Alternate History

Baseball (1983: Doomsday)

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Baseball is a bat-and-ball sport played between two teams of nine players each. The goal is to score runs by hitting a thrown ball with a bat and touching a series of four bases arranged at the corners of a ninety-foot square, or diamond. Players on one team take turns hitting against the pitcher of the opposing team, which attempts to stop the hitting team from scoring runs by getting the hitting players out in various ways. Players on the hitting team can stop at any of the bases and later advance via a teammate's hit or other means. The teams switch between batting and fielding whenever the fielding team records three outs. One turn at bat for each team constitutes an inning; nine innings make up a professional game. The team with the most runs at the end of the game wins.

Evolving from older bat-and-ball games, an early form of baseball was played in England in the mid-18th century. This game and the related rounders were brought by British and Irish immigrants to North America, where the modern version of baseball developed. By the late 19th century, baseball was recognized as the national sport of the United States. As of Doomsday, baseball on the professional, amateur, and youth levels was popular throughout North America, parts of Central and South America and the Caribbean, and parts of East Asia.


Today, baseball is played primarily in North and Central America, the Caribbean and Japan. It is played, at a lesser level, in the ANZC and its associated states, particularly Alaska, Hawaii and Samoa. It remains the national sport of Taiwan, Cuba, Puerto Rico and the Dominican Republic.

Mexico is where professional baseball continues on. The Beisbol Major Liga, started in 1994, is considered the successor to the U.S.'s Major League Baseball, with Nacional and Mexican Ligas of eight teams each. The winners of each league play one another in a best-of-seven World Series for the Mexican championship. Most players come from the Dominican Republic, with the remainder coming from Venezuela, Mexico, Nicaragua, Puerto Rico and the Caribbean.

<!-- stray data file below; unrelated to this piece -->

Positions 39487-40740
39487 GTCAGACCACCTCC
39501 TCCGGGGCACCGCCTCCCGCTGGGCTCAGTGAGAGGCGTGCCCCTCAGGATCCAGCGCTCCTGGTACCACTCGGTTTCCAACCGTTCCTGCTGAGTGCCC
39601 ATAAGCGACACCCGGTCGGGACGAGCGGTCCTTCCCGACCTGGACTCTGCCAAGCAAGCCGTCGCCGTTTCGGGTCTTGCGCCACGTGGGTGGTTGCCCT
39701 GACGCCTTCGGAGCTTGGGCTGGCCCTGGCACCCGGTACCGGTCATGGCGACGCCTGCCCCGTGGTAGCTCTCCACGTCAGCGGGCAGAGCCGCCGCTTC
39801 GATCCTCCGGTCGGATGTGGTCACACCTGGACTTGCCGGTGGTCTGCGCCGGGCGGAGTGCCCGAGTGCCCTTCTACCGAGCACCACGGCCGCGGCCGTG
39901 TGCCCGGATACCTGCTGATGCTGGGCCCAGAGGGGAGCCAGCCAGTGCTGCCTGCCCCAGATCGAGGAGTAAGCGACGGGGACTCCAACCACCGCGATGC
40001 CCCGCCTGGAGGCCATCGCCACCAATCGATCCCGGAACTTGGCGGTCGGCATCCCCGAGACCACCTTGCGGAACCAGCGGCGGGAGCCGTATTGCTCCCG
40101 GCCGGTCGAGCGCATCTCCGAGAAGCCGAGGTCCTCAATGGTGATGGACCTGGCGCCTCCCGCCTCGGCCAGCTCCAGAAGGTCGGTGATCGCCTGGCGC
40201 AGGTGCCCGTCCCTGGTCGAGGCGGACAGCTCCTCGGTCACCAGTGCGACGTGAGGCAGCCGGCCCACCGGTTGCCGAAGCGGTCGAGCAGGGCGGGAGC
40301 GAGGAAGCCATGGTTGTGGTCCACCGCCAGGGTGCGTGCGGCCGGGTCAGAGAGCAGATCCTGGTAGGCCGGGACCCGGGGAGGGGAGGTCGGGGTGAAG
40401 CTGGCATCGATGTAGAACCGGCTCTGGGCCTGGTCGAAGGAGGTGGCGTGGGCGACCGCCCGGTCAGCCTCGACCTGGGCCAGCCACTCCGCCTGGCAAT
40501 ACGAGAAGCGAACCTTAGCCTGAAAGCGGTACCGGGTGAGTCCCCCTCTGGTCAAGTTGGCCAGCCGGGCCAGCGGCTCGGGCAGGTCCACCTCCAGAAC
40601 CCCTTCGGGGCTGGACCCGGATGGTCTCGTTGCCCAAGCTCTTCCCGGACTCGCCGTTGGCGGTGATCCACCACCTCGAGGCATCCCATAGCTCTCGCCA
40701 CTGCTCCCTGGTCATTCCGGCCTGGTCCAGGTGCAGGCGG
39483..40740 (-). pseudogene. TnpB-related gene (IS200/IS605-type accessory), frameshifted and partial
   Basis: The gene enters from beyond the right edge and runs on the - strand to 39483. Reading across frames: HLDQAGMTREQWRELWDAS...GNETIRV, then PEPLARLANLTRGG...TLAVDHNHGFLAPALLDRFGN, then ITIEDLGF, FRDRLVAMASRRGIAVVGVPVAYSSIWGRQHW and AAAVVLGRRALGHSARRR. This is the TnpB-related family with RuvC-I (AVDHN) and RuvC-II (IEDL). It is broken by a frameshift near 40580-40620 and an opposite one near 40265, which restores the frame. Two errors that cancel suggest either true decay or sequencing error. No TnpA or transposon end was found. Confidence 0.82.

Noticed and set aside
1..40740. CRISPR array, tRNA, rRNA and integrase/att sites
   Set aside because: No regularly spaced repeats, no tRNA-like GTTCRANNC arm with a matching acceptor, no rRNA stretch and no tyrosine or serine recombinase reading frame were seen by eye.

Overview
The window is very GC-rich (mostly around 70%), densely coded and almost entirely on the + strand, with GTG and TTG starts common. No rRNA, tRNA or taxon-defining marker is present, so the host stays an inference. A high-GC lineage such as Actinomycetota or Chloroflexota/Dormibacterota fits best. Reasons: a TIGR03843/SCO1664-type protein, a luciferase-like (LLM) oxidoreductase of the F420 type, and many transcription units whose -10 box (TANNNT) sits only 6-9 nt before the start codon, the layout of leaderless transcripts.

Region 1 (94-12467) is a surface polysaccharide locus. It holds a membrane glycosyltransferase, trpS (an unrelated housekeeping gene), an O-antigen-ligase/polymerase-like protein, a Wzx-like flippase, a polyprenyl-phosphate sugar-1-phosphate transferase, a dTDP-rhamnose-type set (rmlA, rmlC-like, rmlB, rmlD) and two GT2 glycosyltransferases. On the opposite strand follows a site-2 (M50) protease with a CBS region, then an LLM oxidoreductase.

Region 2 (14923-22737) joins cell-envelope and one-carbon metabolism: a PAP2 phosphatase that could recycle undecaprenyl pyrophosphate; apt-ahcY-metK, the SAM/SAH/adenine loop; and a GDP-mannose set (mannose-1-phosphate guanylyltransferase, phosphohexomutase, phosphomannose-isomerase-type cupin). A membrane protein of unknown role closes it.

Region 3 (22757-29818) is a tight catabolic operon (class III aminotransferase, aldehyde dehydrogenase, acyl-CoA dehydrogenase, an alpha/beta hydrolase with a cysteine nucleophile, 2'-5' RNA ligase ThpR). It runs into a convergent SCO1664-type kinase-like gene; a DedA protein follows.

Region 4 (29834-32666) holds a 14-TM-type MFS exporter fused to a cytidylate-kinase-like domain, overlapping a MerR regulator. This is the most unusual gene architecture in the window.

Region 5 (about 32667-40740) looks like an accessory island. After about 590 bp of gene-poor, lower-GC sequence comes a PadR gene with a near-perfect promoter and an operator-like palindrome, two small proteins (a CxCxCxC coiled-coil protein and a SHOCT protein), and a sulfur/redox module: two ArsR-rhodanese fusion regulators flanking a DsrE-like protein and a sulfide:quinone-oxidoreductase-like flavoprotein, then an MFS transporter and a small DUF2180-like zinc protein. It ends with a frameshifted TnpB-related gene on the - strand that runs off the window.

Cuba's domestic league, which is government sponsored and features exclusively Cuban players, is considered the near-equal to the Mexican league in terms of talent and competition. A similar, government-sponsored league exists in Nicaragua (which does allow selected players to play in Mexico). Minor leagues exist in Puerto Rico, the Dominican Republic and portions of the East Caribbean Federation.

In North America, several professional leagues exist. The oldest is in Superior, the level of play being comparable to the Caribbean minor leagues. The Municipal States league was originally intended to be amateur, but as the players are paid stipends, technically qualifies as a professional league.

The leagues break down as thus:

Major League

Lexington Piedmont Asheville Rome Tennessee Spartanburg

MSP League

Coos Bay Port Orford Grants Pass Gold Beach Medford Yreka Redding Crescent City

North American LeagueTorrington Coeur d'Alene Billings Butte Red Deer Lethbridge Medicine Hat Fort Collins

Superior LeagueMadison Thunder Bay Marquette Stowe Sault Ste. Marie Iron Mountain Mackinaw Green Bay Houghton Sudbury Traverse City Boyne City

Texas LeagueOdessa Monahans Nacodgoches Big Spring Edinburg Midland Tyler Fort Stockton

Virginian LeagueWoodstock Fairmont Charleston Lynchburg Roanoke Danville Beckley Lexington

Amateur leagues in Vermont, West Texas and Victoria.

The sport is played in Japan with the same rules as in the rest of the world, albeit with changes in terminology to reflect Japanese culture (and detract from some of the perceived American influence over the sport).

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